Atmosphere-soil Interactions govern ecosystem flux sensitivity to environmental Conditions in semiarid woody ecosystems over varying timescales

Published by Gavin Huffman on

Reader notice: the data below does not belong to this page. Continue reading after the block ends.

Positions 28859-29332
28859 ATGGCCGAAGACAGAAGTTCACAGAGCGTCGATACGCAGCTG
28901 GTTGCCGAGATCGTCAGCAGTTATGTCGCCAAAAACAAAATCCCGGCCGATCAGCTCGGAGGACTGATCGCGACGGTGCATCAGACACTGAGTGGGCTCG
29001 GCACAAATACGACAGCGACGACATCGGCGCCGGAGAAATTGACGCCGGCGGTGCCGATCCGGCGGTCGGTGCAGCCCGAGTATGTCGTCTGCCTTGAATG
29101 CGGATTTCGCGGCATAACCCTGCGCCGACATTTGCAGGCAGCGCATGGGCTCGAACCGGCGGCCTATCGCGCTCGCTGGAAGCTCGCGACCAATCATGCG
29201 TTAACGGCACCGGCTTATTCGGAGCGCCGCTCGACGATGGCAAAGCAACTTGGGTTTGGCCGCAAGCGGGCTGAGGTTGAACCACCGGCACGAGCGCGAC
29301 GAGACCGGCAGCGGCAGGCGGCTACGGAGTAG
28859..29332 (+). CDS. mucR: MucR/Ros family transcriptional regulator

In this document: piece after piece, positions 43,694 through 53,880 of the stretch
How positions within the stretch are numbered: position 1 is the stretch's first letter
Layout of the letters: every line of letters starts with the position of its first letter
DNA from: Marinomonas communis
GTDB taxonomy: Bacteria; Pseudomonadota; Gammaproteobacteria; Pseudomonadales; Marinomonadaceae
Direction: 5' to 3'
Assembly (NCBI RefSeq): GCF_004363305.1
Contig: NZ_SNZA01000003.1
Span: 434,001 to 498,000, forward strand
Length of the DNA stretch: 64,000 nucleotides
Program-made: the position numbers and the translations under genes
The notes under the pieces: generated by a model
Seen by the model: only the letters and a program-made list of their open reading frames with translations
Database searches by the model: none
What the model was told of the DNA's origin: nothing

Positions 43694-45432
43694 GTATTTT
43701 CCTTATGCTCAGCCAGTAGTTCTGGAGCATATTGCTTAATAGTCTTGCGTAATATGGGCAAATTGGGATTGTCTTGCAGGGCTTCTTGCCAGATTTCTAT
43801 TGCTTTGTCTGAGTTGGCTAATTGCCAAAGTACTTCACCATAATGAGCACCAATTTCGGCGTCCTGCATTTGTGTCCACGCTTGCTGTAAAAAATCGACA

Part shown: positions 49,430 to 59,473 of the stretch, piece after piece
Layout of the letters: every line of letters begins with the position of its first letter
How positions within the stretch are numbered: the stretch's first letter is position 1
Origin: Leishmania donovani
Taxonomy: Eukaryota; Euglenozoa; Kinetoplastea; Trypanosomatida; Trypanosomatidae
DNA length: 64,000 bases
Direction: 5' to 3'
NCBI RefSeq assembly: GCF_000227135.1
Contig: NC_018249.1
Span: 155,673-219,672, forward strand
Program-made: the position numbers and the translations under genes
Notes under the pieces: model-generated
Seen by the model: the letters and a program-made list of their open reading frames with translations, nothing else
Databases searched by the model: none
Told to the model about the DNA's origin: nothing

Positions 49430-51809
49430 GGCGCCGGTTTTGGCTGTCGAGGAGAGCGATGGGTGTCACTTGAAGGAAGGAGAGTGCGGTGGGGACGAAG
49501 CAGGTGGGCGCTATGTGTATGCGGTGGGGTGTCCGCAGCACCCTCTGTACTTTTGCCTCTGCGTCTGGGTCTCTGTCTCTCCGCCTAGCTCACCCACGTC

Water and CO2 flux responses (e.g., evapotranspiration [ET] and net ecosystem exchange [NEE]) to environmental conditions can provide insights into how climate change will affect the terrestrial water and carbon budgets, especially in sensitive semiarid ecosystems. Here, we evaluated sensitivity of daily ET and NEE to current and antecedent (past) environment conditions, including atmospheric (vapor pressure deficit [VPD] and air temperature [Tair]) and moisture (precipitation and soil water) drivers. We focused on two common southwestern U.S. (?Southwest?) biomes: pinyon-juniper woodland (Pinus edulis, Juniperus monosperma) and ponderosa pine forest (Pinus ponderosa). Due to differences in aridity, rooting patterns, and plant physiological strategies (stomatal and hydraulic traits), we expected ET and NEE in these ecosystems to respond differently to atmospheric and moisture drivers, with longer response timescales in the drier pinyon-juniper woodland. Net sensitivity to drivers varied temporally in both ecosystems, reflecting the integrated influence of interacting drivers and antecedent precipitation patterns. NEE sensitivity to VPD and soil moisture (and ET sensitivity to deep soil moisture [Sdeep]) was higher in the ponderosa forest. ET and NEE in both ecosystems responded almost instantaneously to Tair, VPD, and shallow soil moisture (Sshall), and increases in any of these drivers weakened the carbon sink and enhanced water loss. Conversely, Sdeep and precipitation influenced ET and NEE over longer timescales (days to months, respectively), and higher Sdeep enhanced the carbon sink. As climate changes, these results suggest hotter and drier conditions will weaken the carbon sink and exacerbate water loss from Southwest pinyon-juniper and ponderosa ecosystems.